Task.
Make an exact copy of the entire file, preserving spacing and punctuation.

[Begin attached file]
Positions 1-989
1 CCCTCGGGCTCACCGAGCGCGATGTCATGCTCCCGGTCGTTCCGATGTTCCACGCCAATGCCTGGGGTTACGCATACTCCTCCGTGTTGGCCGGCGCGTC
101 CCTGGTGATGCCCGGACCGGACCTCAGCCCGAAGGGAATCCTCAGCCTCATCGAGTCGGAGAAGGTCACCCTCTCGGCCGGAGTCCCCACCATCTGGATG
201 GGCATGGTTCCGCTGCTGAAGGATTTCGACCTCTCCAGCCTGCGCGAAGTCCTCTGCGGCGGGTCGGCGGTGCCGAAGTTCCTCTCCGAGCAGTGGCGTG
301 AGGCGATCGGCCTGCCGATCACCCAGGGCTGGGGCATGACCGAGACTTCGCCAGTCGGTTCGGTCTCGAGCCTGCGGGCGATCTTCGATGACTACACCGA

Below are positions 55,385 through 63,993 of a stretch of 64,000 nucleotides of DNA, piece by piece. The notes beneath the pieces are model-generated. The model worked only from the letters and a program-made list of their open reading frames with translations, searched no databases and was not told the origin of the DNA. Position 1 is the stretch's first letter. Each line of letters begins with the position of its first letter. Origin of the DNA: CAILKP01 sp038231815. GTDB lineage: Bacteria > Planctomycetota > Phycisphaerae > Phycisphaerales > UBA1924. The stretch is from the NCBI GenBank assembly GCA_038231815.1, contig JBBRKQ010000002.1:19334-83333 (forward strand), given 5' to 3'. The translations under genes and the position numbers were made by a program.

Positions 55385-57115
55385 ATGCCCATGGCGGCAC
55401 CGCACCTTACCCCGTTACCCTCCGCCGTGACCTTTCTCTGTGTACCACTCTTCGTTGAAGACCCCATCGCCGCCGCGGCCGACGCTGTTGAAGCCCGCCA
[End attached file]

Positions 1-989
1 CCCTCGGGCTCACCGAGCGCGATGTCATGCTCCCGGTCGTTCCGATGTTCCACGCCAATGCCTGGGGTTACGCATACTCCTCCGTGTTGGCCGGCGCGTC
101 CCTGGTGATGCCCGGACCGGACCTCAGCCCGAAGGGAATCCTCAGCCTCATCGAGTCGGAGAAGGTCACCCTCTCGGCCGGAGTCCCCACCATCTGGATG
201 GGCATGGTTCCGCTGCTGAAGGATTTCGACCTCTCCAGCCTGCGCGAAGTCCTCTGCGGCGGGTCGGCGGTGCCGAAGTTCCTCTCCGAGCAGTGGCGTG
301 AGGCGATCGGCCTGCCGATCACCCAGGGCTGGGGCATGACCGAGACTTCGCCAGTCGGTTCGGTCTCGAGCCTGCGGGCGATCTTCGATGACTACACCGA

Below are positions 55,385 through 63,993 of a stretch of 64,000 nucleotides of DNA, piece by piece. The notes beneath the pieces are model-generated. The model worked only from the letters and a program-made list of their open reading frames with translations, searched no databases and was not told the origin of the DNA. Position 1 is the stretch's first letter. Each line of letters begins with the position of its first letter. Origin of the DNA: CAILKP01 sp038231815. GTDB lineage: Bacteria > Planctomycetota > Phycisphaerae > Phycisphaerales > UBA1924. The stretch is from the NCBI GenBank assembly GCA_038231815.1, contig JBBRKQ010000002.1:19334-83333 (forward strand), given 5' to 3'. The translations under genes and the position numbers were made by a program.

Positions 55385-57115
55385 ATGCCCATGGCGGCAC
55401 CGCACCTTACCCCGTTACCCTCCGCCGTGACCTTTCTCTGTGTACCACTCTTCGTTGAAGACCCCATCGCCGCCGCGGCCGACGCTGTTGAAGCCCGCCA